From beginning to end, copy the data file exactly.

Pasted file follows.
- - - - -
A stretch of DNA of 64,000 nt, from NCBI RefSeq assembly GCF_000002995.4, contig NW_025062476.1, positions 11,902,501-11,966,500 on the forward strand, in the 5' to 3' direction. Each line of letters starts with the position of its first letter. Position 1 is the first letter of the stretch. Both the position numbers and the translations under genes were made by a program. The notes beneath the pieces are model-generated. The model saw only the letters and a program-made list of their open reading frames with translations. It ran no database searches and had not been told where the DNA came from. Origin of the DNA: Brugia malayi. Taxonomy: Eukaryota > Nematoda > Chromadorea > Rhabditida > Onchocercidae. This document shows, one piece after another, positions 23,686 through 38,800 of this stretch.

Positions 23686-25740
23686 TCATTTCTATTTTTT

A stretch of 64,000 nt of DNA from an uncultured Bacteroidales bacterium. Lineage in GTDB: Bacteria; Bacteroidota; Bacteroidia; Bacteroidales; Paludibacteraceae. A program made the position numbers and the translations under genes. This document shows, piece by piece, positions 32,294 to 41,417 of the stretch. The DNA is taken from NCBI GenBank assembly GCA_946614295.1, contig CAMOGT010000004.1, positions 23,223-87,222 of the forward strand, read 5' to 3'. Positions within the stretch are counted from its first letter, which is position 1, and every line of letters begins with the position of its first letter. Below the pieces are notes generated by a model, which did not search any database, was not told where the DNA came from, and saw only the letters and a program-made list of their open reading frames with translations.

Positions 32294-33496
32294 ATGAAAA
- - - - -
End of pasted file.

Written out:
A stretch of DNA of 64,000 nt, from NCBI RefSeq assembly GCF_000002995.4, contig NW_025062476.1, positions 11,902,501-11,966,500 on the forward strand, in the 5' to 3' direction. Each line of letters starts with the position of its first letter. Position 1 is the first letter of the stretch. Both the position numbers and the translations under genes were made by a program. The notes beneath the pieces are model-generated. The model saw only the letters and a program-made list of their open reading frames with translations. It ran no database searches and had not been told where the DNA came from. Origin of the DNA: Brugia malayi. Taxonomy: Eukaryota > Nematoda > Chromadorea > Rhabditida > Onchocercidae. This document shows, one piece after another, positions 23,686 through 38,800 of this stretch.

Positions 23686-25740
23686 TCATTTCTATTTTTT

A stretch of 64,000 nt of DNA from an uncultured Bacteroidales bacterium. Lineage in GTDB: Bacteria; Bacteroidota; Bacteroidia; Bacteroidales; Paludibacteraceae. A program made the position numbers and the translations under genes. This document shows, piece by piece, positions 32,294 to 41,417 of the stretch. The DNA is taken from NCBI GenBank assembly GCA_946614295.1, contig CAMOGT010000004.1, positions 23,223-87,222 of the forward strand, read 5' to 3'. Positions within the stretch are counted from its first letter, which is position 1, and every line of letters begins with the position of its first letter. Below the pieces are notes generated by a model, which did not search any database, was not told where the DNA came from, and saw only the letters and a program-made list of their open reading frames with translations.

Positions 32294-33496
32294 ATGAAAA